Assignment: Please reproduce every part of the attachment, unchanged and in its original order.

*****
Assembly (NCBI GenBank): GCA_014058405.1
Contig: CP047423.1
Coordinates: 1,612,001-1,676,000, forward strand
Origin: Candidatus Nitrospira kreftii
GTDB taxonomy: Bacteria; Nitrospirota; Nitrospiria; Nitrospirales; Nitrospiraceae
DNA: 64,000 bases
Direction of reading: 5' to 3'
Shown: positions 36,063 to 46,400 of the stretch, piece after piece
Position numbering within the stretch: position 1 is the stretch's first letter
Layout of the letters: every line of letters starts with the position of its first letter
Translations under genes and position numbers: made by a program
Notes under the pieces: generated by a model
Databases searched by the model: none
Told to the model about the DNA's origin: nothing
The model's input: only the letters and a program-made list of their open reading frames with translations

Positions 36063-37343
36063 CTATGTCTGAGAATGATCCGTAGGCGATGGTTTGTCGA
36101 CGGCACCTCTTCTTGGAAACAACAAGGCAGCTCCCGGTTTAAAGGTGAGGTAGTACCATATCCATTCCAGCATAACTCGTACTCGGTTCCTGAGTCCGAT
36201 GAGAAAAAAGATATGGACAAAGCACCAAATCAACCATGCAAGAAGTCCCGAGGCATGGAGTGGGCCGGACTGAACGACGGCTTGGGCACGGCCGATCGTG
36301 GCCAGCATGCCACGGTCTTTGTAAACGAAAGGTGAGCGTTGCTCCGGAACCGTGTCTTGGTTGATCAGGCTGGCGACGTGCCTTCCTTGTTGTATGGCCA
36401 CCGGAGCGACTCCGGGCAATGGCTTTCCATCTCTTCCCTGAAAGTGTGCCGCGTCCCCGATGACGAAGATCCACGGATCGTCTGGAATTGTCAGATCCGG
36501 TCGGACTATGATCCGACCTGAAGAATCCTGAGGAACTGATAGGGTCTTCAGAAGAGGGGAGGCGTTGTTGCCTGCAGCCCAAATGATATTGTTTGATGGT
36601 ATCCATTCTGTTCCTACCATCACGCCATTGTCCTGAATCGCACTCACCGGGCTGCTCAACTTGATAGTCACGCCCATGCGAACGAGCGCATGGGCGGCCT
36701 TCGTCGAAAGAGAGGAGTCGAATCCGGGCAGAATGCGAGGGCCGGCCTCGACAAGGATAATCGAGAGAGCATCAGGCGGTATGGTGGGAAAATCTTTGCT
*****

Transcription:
Assembly (NCBI GenBank): GCA_014058405.1
Contig: CP047423.1
Coordinates: 1,612,001-1,676,000, forward strand
Origin: Candidatus Nitrospira kreftii
GTDB taxonomy: Bacteria; Nitrospirota; Nitrospiria; Nitrospirales; Nitrospiraceae
DNA: 64,000 bases
Direction of reading: 5' to 3'
Shown: positions 36,063 to 46,400 of the stretch, piece after piece
Position numbering within the stretch: position 1 is the stretch's first letter
Layout of the letters: every line of letters starts with the position of its first letter
Translations under genes and position numbers: made by a program
Notes under the pieces: generated by a model
Databases searched by the model: none
Told to the model about the DNA's origin: nothing
The model's input: only the letters and a program-made list of their open reading frames with translations

Positions 36063-37343
36063 CTATGTCTGAGAATGATCCGTAGGCGATGGTTTGTCGA
36101 CGGCACCTCTTCTTGGAAACAACAAGGCAGCTCCCGGTTTAAAGGTGAGGTAGTACCATATCCATTCCAGCATAACTCGTACTCGGTTCCTGAGTCCGAT
36201 GAGAAAAAAGATATGGACAAAGCACCAAATCAACCATGCAAGAAGTCCCGAGGCATGGAGTGGGCCGGACTGAACGACGGCTTGGGCACGGCCGATCGTG
36301 GCCAGCATGCCACGGTCTTTGTAAACGAAAGGTGAGCGTTGCTCCGGAACCGTGTCTTGGTTGATCAGGCTGGCGACGTGCCTTCCTTGTTGTATGGCCA
36401 CCGGAGCGACTCCGGGCAATGGCTTTCCATCTCTTCCCTGAAAGTGTGCCGCGTCCCCGATGACGAAGATCCACGGATCGTCTGGAATTGTCAGATCCGG
36501 TCGGACTATGATCCGACCTGAAGAATCCTGAGGAACTGATAGGGTCTTCAGAAGAGGGGAGGCGTTGTTGCCTGCAGCCCAAATGATATTGTTTGATGGT
36601 ATCCATTCTGTTCCTACCATCACGCCATTGTCCTGAATCGCACTCACCGGGCTGCTCAACTTGATAGTCACGCCCATGCGAACGAGCGCATGGGCGGCCT
36701 TCGTCGAAAGAGAGGAGTCGAATCCGGGCAGAATGCGAGGGCCGGCCTCGACAAGGATAATCGAGAGAGCATCAGGCGGTATGGTGGGAAAATCTTTGCT